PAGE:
Brighter days for Mendocino County’s Skunk Train lead to expansion plans
After years of financial turmoil, Mendocino County’s popular Skunk Train is thriving and has plans to expand services and build a new Willits station to accommodate increased ridership even as it continues to face infrastructure hurdles that could stall the business.
The turnabout comes after a turbulent 12 years for the historic 40-mile rail line between Fort Bragg and Willits. In that time, the well-known tourist attraction has weathered a bankruptcy and ownership change, mud and rock slides that damaged the tracks, a tunnel collapse and a monthlong shutdown during the summer high season in 2011 when a murder suspect was loose in the dense woods through which the rail line runs.
The 2013 tunnel collapse nearly ended the train line, but donations from the public and a $300,000 cash infusion from the Save the Redwoods League - in the form of an option to erase development rights along the forested line - helped it survive.
Now, despite a partial shutdown for tunnel repairs on the Fort Bragg side of the line - built in 1885 to haul logs - the Skunk Train is in the black financially and looking forward to having a new Willits station that should boost business further, said Robert Pinoli, general manager and one of the private owners of the train line, formally named the California Western Railroad.
Pinoli said he’s looking forward to a new chapter in the rail line’s 130-year history.
“It’s exciting,” he said of the plan to build a station on what was once was a toxics-laden hydraulic plant at the south end of Willits. The current train depot is located at the north end of town.
The project entails purchasing and remodeling a 180,000-square-foot warehouse that for 50 years housed the former Remco Hydraulics Inc, an industrial machining and manufacturing business that was once the city’s largest employer. Escrow on the purchase is expected to close July 28. Pinoli would not disclose the purchase price.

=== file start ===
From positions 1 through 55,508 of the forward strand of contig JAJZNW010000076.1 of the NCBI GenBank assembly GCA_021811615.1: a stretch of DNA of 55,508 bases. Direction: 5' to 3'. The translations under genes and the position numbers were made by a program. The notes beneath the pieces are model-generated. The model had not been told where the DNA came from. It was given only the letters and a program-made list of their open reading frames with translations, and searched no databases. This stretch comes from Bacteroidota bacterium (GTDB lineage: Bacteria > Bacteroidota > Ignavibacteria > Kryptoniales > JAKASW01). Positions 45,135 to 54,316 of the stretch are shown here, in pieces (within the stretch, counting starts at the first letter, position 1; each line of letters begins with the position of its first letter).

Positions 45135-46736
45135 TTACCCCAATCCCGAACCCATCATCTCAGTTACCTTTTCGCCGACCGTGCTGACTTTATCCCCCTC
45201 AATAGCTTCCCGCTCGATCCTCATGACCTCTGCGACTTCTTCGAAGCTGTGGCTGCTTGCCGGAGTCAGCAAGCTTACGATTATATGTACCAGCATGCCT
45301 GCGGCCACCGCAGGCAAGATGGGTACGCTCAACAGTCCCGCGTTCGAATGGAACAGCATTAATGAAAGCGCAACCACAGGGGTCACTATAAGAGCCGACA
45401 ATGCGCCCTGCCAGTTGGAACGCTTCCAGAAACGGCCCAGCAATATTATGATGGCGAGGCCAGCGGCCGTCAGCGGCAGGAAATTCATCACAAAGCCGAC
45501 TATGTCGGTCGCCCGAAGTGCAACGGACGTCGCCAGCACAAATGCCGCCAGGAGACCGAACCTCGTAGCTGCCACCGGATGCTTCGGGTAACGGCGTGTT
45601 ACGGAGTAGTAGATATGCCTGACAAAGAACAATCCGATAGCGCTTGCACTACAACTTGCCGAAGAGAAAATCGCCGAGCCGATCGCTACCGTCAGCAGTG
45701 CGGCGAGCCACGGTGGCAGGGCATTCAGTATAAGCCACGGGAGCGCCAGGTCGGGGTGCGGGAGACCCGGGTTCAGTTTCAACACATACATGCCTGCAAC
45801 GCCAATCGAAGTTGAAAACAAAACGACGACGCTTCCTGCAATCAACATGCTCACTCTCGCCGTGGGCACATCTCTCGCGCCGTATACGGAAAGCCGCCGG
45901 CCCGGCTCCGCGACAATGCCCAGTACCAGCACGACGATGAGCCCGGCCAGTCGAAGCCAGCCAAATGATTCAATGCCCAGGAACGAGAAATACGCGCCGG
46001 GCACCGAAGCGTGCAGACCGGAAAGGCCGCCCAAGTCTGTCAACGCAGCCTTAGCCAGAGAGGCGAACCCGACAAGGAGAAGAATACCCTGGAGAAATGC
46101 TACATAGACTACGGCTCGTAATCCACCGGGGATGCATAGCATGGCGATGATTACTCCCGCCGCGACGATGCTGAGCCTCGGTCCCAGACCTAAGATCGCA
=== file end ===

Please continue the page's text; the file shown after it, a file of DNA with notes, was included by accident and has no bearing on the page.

The remodel is expected to cost about $2 million, Pinoli said. It would include a façade, a ticket office, a covered passenger loading area, souvenir shop and engine maintenance area.
The station also would serve as a tourist information center.
Located along Willits’ main drag, the new, high-visibility train station is expected to attract tourists who are passing through town, Pinoli said.
“Train stations are very sexy when there’s a train in the station,” he said.
The new facility is needed to accommodate new riders and additional trips. On average, the train’s ridership has increased 10 percent a year, even during the economic downturn, Pinoli said. But ridership doesn’t necessarily translate into profits, especially with ongoing repairs and increasing operational costs, he said.
More than 50,000 people ride the train annually, Pinoli said. The line, built by Charles R. Johnson to carry redwood logs from the woods to his sawmills, has carried millions of passengers during its lifetime, Pinoli said.
Passengers utilized the train even before its tracks were extended to Willits in 1911. In 1893, when the line extended 10 miles east from Fort Bragg along the Noyo River, passengers would take the train to that point and then catch a buckboard wagon to Willits. From there, they could catch a stage to Ukiah, where they could board a train to the Sausalito ferry station serving San Francisco, according to a history of the railroad by Louis Hough.